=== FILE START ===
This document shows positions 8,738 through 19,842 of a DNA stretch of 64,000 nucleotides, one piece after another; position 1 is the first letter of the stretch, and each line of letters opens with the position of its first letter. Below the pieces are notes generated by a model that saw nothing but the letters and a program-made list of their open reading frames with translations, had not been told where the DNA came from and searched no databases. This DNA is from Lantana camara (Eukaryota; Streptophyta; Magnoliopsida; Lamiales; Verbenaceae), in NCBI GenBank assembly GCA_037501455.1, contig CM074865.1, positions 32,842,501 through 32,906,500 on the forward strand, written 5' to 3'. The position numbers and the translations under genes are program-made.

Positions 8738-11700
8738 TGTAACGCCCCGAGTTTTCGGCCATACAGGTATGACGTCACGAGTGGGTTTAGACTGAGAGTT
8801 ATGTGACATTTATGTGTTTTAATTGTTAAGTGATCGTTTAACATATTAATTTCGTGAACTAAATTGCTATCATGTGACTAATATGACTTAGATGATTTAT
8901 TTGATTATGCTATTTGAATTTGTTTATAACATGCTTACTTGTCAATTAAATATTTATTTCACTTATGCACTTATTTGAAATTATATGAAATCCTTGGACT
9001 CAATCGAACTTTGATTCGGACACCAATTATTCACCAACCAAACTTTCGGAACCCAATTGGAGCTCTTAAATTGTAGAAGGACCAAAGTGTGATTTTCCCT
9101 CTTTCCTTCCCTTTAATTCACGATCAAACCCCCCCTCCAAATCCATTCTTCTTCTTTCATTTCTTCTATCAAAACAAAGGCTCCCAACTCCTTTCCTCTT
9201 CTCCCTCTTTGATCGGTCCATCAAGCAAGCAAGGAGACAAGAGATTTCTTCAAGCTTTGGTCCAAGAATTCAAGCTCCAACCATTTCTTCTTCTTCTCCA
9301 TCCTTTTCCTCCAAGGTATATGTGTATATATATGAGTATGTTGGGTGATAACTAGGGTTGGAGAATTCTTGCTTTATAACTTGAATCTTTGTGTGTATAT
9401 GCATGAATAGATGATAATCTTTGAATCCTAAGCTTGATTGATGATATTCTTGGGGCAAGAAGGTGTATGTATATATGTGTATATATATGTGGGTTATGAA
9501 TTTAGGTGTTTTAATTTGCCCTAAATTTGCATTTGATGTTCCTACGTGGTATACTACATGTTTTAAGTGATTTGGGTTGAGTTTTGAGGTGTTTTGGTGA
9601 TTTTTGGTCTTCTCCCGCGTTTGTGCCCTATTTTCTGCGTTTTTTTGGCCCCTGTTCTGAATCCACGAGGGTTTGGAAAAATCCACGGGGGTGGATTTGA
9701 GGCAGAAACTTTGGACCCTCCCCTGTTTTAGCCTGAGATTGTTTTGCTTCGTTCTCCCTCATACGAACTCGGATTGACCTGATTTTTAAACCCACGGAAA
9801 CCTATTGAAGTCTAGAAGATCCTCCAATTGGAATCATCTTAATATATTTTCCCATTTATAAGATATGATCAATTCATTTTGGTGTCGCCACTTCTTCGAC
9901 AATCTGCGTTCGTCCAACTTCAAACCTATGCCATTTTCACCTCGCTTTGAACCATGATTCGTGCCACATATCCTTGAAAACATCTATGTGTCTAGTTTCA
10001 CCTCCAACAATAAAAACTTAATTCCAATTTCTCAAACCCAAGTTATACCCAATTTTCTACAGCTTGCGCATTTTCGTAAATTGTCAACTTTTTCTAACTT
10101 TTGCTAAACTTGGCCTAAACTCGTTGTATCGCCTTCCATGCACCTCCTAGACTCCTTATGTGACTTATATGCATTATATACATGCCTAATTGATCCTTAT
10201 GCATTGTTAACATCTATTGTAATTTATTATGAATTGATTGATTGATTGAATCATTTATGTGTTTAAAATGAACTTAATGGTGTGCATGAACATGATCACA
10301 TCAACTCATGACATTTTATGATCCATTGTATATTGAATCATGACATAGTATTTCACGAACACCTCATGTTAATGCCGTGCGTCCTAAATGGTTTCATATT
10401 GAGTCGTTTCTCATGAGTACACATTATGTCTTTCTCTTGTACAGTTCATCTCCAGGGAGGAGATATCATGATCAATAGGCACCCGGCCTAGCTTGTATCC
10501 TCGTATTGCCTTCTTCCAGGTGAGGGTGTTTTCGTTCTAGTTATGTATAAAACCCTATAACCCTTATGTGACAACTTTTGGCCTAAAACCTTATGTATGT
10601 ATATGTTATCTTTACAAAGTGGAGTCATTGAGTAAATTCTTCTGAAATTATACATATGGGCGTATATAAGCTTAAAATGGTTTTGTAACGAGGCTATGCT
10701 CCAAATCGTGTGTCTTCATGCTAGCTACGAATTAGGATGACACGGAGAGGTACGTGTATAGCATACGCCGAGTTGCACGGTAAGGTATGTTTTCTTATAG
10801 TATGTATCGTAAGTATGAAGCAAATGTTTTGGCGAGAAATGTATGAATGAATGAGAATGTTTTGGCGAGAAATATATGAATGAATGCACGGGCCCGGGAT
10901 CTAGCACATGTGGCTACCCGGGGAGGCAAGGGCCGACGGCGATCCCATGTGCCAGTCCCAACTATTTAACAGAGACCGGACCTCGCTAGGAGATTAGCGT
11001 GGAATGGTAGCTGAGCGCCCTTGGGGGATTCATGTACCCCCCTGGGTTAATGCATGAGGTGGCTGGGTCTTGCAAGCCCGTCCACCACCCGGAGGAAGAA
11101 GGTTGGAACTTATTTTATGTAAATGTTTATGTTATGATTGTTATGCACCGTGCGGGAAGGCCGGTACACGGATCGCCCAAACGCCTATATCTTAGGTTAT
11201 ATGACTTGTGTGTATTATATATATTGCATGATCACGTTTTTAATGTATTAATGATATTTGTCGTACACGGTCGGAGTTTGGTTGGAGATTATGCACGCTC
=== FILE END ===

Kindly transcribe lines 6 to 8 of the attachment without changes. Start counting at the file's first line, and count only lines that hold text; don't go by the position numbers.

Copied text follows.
9001 CAATCGAACTTTGATTCGGACACCAATTATTCACCAACCAAACTTTCGGAACCCAATTGGAGCTCTTAAATTGTAGAAGGACCAAAGTGTGATTTTCCCT
9101 CTTTCCTTCCCTTTAATTCACGATCAAACCCCCCCTCCAAATCCATTCTTCTTCTTTCATTTCTTCTATCAAAACAAAGGCTCCCAACTCCTTTCCTCTT
9201 CTCCCTCTTTGATCGGTCCATCAAGCAAGCAAGGAGACAAGAGATTTCTTCAAGCTTTGGTCCAAGAATTCAAGCTCCAACCATTTCTTCTTCTTCTCCA